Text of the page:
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All:

I have two files:

main.cpp

#include <iostream>

using namespace std;

class A;

int main(){
    A a;
    a.disp();

    return 0;
}

and A.cpp

#include <iostream>
using namespace std;

class A{

    public:
    A(){}
    void disp(){ cout<<"this is A disp()"<<endl;}
};

I wonder why when I compile this two files, it told me that:

main.cpp: In function ‘int main()’: main.cpp:8:4: error: aggregate ‘A a’ has incomplete type and cannot be defined

I think it because I do not understand how to use forward declaration, so can someone tell me how to do this?

BTW, I know the header file way to do this, but I just want to figure out in this forward declare way.

best,

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3  
You cannot use a forward declaration here. –  juanchopanza Apr 17 '13 at 16:52
    
@juanchopanza can you give me some more detail? –  Kuan Apr 17 '13 at 16:53
    
Short of writing what you would write in the header in the source file there is little you can do. The compiler just doesn't know enough about the class to do anything with it other than allocate a pointer to it. –  Will Apr 17 '13 at 16:56
1  
I added an answer. –  juanchopanza Apr 17 '13 at 16:57
1  
@Will thanks for reply.! –  Kuan Apr 17 '13 at 17:03

3 Answers 3

up vote 5 down vote accepted

Since you are only declaring it as a class (i.e. you don't tell the compiler what the class contains), it is unable to create memory for it (it doesn't know how big it needs to be).

What you can do is define pointers to an A class:

int main(){
    A *a;
    // a->disp() is still invalid

    return 0;
}

but you won't be able to do anything with it.

This is exactly what headers are for!

A.h:

class A{
public:
    A(){}
    void disp();
};

A.cpp:

#include "A.h"
void A::disp(){
    cout<<"this is A disp()"<<endl;
}

After including a.h in a file, you will be able to create & use it as you would expect.

share|improve this answer
    
So generally, that means I can only use a pointer or refernce for an external forward declared class or type, right? –  Kuan Apr 17 '13 at 17:01
    
Pointers yes, references I'm not sure about, but I think you can't. Just imagine the class A; syntax as saying "when I say A I'm talking about a class, but I don't know more than that", and think what the compiler would reasonably be able to determine from that information. –  Dave Apr 17 '13 at 17:03
    
@Kuan and Dave, the rules for pointers and references are mostly identical and for the same reasons. –  Mark Ransom Apr 17 '13 at 17:08
    
@Kuan it also works for references, as long as you don't call any methods through them. –  juanchopanza Apr 17 '13 at 17:09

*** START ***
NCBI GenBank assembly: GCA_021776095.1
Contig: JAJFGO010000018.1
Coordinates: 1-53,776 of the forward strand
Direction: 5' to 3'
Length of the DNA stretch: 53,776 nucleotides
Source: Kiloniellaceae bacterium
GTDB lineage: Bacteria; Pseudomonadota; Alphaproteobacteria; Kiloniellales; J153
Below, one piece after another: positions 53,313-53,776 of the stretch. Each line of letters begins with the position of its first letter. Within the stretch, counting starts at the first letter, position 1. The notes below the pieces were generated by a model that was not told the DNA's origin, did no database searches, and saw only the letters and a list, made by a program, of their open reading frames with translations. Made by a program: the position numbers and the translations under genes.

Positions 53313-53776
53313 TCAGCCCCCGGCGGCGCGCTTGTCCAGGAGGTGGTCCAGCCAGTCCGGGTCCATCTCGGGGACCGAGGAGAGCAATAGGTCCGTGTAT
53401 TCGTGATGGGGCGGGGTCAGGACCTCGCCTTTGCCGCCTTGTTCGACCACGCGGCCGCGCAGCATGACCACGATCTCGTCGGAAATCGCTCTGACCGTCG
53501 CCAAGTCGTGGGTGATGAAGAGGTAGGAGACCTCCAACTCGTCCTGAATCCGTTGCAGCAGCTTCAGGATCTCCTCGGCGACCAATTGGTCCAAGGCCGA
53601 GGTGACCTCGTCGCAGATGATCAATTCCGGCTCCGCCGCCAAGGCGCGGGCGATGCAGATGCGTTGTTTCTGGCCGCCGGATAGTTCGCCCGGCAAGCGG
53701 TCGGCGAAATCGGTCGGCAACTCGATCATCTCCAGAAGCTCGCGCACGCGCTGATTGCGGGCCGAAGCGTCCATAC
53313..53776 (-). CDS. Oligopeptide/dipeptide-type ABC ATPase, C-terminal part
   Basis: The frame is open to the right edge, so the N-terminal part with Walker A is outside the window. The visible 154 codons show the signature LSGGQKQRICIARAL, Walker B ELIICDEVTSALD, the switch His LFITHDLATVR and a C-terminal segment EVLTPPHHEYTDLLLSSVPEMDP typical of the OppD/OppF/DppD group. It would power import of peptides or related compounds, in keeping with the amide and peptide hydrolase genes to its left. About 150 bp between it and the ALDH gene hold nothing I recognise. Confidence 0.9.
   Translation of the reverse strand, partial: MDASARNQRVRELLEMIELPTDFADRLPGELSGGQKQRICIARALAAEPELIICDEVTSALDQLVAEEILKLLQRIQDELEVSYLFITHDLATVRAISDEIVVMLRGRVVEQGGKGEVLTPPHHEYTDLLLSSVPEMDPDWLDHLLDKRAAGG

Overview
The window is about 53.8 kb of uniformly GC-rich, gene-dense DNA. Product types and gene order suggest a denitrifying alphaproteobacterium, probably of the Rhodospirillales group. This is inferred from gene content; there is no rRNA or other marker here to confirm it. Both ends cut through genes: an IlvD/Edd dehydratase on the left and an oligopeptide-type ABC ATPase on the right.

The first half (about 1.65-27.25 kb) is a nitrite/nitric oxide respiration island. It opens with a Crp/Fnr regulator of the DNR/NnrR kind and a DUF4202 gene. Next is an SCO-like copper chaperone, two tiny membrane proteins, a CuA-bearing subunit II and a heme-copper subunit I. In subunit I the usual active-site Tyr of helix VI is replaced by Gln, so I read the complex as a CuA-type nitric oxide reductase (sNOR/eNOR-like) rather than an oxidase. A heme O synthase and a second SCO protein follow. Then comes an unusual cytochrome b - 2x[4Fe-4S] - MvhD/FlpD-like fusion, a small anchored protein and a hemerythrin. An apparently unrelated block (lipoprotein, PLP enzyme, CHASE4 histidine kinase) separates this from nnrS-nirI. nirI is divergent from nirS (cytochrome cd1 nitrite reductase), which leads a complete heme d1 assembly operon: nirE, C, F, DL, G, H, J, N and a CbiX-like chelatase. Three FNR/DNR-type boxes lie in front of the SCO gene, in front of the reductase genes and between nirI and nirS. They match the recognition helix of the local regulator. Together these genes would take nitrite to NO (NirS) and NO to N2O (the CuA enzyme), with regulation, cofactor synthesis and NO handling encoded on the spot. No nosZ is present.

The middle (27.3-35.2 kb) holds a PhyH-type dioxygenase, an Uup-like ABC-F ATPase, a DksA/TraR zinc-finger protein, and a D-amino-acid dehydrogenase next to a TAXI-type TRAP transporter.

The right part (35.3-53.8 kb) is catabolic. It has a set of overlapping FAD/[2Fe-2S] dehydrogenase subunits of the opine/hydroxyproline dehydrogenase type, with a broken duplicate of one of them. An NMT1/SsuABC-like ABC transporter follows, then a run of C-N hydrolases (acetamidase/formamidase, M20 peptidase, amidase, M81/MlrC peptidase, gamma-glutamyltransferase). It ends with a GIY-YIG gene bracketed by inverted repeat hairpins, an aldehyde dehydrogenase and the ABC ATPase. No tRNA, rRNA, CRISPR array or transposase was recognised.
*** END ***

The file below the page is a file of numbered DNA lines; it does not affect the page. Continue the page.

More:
@All Can someone give me an example without header file? –  Kuan Apr 17 '13 at 17:11

When you only use a pointer to a class in another class declaration, only a forward declaration is needed. This means that only the class' name is known at that point but not the definition of its members, or its size. The Type is incomplete.

When you actually want to use a membervariable or memberfunction, or when the class gets instantiated by an automatic variable or using new(), or the type gets used to declare a member in another class. The normal class declaration must done before that point, and the class definition must be known at that point so there must have been an include of the class definition in the same translation unit.

One example where it is useful: forward declaration usually gets used to circumvent circular class dependancy/inclusion. Where one class has members of a second class, that also has members of the first class. When one includes the other, and the other includes the one, problems occur. When you only use a forward declaration and postpone the actual inclusion to a later point, there is no circular inclusion anymore.

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But I wonder why it works very well, if I write A in main.cpp? –  Kuan Apr 17 '13 at 17:05
    
@Kuan By doing that you are effectively creating a file that looks the same to the compiler as the one using the #include does after the preprocessor is run. –  Will Apr 17 '13 at 17:14
    
if you mean by "write A" give the definition later in the same file as main. Then the definition is in the same translation unit and the compiler can find the definition at that point. When the definition is not in the same file or included anywhere, the compiler can only find the name and will only know the incomplete type given by the forward declaration –  Emile Vrijdags Apr 17 '13 at 17:17
    
@Emile Vrijdags #include <iostream> #include <list> class A; int main(){ A::AiLst lst; return 0; } class A{ public: A(); int i; typedef std::list<int> AiLst; }; A::A():i(0){} But I wonder why this still not work? –  Kuan Apr 17 '13 at 18:06
    
My fault.. I wasn't completely correct. The declaration must be before using the class in that way, not only the forward declaration. The definition of the member functions can come after using the class, but in the same translation unit. Example: pastebin.com/GDjWEAqB –  Emile Vrijdags Apr 17 '13 at 19:05

main needs to know the size of class A, and that it has a member function disp(). For this reason, must have access to the class declaration. Put it in a file A.h (with include guards and no using namespace std), and include that in main.cpp.

file A.h

#ifndef A_H_
#define A_H_

#include <iostream>

class A
{
    public:
    A(){}
    void disp() const { 
      std::cout<<"this is A disp()"<<std::endl;
    }
};

#endif

main.cpp:

#include "A.h"

int main() { .... }

Note that you could decide to put the implementation of void A::disp() in an A.cpp file instead of in the header.

share|improve this answer
    
Thanks, so sorry that I forget to point out, I just want to figure out how to do in this way. –  Kuan Apr 17 '13 at 16:56

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